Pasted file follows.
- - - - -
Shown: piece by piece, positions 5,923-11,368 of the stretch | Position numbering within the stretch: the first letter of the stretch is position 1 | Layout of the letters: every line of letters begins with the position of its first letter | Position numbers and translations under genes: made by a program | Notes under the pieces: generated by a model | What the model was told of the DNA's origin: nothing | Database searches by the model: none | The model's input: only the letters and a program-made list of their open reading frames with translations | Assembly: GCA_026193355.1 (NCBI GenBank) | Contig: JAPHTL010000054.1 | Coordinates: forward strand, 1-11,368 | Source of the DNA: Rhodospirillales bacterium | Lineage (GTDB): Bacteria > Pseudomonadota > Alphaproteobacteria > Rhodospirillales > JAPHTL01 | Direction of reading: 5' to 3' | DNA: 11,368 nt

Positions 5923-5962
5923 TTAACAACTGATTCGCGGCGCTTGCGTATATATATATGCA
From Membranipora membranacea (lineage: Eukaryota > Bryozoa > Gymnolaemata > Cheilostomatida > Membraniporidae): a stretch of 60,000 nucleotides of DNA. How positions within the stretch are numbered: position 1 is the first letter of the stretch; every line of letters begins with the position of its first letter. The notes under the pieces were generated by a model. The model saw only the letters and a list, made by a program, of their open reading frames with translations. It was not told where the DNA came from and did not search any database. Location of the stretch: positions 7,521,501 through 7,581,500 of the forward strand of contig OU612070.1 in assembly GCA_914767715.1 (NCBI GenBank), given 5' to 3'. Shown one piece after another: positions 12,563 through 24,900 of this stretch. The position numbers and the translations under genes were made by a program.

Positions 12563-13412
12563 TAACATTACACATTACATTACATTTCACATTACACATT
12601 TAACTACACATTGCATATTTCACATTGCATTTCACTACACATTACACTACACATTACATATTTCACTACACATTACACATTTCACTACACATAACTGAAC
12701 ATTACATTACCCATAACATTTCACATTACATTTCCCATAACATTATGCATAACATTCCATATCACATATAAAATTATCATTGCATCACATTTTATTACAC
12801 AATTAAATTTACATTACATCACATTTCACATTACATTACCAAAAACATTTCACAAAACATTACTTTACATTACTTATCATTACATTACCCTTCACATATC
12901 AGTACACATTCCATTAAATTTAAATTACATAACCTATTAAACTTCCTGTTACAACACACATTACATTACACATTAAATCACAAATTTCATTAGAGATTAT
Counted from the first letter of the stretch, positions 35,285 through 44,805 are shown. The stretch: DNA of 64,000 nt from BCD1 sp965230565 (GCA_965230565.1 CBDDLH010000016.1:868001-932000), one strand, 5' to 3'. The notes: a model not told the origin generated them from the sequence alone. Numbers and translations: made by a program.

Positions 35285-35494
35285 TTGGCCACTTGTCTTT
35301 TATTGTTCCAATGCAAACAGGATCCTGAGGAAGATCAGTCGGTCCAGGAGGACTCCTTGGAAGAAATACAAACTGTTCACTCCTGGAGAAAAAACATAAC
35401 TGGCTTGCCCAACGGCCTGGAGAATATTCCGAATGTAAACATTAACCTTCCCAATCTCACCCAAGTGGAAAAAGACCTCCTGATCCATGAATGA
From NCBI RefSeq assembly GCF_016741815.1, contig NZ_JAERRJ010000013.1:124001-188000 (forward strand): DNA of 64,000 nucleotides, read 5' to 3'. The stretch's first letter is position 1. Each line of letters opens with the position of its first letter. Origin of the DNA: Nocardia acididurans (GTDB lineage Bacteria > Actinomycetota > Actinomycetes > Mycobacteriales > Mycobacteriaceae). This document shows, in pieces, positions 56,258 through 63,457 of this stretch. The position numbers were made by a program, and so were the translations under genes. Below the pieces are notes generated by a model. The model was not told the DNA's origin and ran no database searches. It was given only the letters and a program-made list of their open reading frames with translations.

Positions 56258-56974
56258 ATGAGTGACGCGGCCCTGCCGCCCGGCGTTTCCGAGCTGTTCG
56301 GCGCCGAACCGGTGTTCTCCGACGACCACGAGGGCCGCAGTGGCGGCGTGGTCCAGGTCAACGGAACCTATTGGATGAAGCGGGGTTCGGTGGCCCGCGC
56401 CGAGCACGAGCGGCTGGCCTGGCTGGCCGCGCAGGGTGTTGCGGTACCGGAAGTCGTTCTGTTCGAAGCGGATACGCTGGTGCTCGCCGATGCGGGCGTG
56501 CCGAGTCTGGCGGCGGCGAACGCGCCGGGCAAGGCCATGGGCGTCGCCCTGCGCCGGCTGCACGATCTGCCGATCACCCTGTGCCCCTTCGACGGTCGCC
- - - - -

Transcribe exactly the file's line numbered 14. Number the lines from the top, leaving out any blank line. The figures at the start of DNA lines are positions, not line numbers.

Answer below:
35301 TATTGTTCCAATGCAAACAGGATCCTGAGGAAGATCAGTCGGTCCAGGAGGACTCCTTGGAAGAAATACAAACTGTTCACTCCTGGAGAAAAAACATAAC